What is a breach of contract? Imagine you create a contract with a friend to sell him a car. Each week until the vehicle is paid off, he'll give you twenty-five dollars for the cost of the car and another five dollars in interest. That means that at the end of each month, you should have received around 120 dollars, depending on the month.
Now, imagine that your friend suddenly decides to change the contract. Instead of paying you interest, you're only getting the twenty-five dollars. Now, you're not making any money for lending the money to your friend. That's a violation of your contract referred to as a "breach of contract."
In business, a breach of contract takes place when obligations aren't met by the people who entered into an agreement. When one party fails to fulfill his or her part of the deal, then it's known as a breach of contract. The breach can come in a number of forms. It doesn't have to be monetary. For instance, you may have a contract that a photographer will come to take photos at your wedding and that you'll pay on the day for 50 photos. When your photographer only produces 20 photos, that can be considered a breach of contract and you may be entitled to compensation if you take the photographer to court.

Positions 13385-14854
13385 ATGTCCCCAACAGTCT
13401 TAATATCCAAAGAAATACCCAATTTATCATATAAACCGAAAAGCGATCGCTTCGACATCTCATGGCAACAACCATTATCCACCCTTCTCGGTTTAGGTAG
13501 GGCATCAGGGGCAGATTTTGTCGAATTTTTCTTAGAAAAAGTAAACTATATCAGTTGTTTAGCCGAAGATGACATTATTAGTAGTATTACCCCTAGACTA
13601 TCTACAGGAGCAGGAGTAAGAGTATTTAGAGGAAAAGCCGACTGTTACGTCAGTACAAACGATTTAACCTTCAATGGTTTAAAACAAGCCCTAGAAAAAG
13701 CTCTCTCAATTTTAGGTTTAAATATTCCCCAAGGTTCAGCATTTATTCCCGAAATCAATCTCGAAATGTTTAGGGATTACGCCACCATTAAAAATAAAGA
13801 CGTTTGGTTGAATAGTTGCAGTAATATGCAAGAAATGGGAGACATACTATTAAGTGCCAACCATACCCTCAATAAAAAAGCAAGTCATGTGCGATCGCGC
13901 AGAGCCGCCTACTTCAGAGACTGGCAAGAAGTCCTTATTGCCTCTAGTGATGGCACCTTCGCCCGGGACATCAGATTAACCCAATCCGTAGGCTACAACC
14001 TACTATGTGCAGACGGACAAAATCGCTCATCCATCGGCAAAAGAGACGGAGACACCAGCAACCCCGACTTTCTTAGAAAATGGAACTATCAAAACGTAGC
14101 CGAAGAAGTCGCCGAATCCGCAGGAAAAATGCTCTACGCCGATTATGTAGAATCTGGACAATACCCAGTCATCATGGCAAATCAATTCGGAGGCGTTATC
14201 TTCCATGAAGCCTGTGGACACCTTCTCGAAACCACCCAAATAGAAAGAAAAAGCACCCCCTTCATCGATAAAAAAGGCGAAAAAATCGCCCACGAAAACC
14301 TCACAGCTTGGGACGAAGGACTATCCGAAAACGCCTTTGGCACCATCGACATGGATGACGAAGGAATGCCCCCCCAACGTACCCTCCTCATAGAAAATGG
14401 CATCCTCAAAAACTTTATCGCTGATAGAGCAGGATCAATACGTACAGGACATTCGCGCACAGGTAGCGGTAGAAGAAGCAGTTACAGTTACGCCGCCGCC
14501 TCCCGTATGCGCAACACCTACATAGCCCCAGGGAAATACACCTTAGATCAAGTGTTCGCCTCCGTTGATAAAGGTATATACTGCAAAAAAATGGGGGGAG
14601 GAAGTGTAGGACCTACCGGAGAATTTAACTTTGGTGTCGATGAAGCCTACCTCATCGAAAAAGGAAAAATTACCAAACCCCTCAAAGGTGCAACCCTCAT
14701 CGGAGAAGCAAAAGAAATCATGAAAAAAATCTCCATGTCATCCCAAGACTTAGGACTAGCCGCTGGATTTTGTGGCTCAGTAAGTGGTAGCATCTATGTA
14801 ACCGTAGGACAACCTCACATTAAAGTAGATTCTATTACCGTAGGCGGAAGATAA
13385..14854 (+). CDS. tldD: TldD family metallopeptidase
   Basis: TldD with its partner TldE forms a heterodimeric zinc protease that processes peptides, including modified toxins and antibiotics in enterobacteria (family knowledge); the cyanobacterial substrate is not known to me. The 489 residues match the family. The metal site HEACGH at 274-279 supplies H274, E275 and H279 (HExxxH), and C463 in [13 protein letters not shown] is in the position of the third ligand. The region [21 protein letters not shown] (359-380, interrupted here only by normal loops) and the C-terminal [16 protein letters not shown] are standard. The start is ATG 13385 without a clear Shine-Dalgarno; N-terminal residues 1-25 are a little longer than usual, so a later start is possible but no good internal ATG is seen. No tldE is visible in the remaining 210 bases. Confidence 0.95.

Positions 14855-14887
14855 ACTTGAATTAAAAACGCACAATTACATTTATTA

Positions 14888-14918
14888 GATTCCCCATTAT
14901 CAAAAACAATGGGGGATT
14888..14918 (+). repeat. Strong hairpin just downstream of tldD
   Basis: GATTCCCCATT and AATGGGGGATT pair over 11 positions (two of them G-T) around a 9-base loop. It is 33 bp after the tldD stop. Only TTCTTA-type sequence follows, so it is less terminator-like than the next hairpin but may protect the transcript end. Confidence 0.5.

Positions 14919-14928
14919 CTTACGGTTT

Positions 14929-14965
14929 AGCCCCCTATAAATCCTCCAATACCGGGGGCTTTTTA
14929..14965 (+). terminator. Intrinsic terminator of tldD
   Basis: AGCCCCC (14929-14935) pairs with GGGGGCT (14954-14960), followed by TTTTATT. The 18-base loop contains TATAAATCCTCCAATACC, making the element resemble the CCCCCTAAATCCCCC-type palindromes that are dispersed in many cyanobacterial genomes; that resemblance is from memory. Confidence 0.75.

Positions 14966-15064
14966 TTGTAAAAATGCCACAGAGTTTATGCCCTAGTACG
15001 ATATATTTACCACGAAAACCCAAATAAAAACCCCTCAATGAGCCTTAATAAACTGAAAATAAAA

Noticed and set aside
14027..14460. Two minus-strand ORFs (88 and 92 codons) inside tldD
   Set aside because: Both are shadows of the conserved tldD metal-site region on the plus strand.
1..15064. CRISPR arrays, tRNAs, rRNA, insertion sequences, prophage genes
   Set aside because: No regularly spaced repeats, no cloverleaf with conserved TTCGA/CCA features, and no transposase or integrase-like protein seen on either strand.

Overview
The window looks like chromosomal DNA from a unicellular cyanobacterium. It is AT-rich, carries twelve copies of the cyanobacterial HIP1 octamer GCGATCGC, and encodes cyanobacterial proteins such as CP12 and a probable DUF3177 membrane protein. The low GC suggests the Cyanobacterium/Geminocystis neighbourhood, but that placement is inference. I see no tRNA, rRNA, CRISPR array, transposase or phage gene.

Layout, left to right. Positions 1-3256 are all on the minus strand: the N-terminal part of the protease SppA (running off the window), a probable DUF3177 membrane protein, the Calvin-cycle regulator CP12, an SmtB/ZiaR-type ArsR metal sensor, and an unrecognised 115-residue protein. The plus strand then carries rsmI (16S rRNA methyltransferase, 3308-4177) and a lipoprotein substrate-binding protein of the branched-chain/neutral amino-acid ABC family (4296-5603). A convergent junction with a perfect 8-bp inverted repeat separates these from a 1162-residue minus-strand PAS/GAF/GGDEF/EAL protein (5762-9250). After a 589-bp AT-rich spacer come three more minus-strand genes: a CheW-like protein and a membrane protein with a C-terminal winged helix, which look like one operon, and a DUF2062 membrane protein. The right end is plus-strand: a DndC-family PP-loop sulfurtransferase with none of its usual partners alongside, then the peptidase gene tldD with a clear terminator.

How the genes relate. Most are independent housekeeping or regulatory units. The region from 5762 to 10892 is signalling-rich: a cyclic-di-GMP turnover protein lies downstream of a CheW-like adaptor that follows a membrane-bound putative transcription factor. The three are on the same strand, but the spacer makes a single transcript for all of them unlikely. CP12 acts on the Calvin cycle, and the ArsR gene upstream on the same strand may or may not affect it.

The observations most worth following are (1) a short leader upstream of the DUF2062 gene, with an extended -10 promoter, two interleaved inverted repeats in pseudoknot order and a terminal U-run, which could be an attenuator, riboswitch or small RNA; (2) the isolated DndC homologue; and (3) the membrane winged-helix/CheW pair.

These are extremely simple examples designed to make a point: when a a party fails to honor its agreement with another party involving money, land, personal property, intellectual property, or services, that party has breached the contract. Sometimes those breaches are justified or explained by circumstances which can excuse the breach. There are many such possible defenses.
After a breach of contract occurs, you can take the dispute to court, arbitration or mediation. You can do this to enforce the contract to get what you asked for, or you may want to look into obtaining compensation for damages you've suffered.
Source: Findlaw, ""Breach of Contract" and Lawsuits," accessed Aug. 14, 2015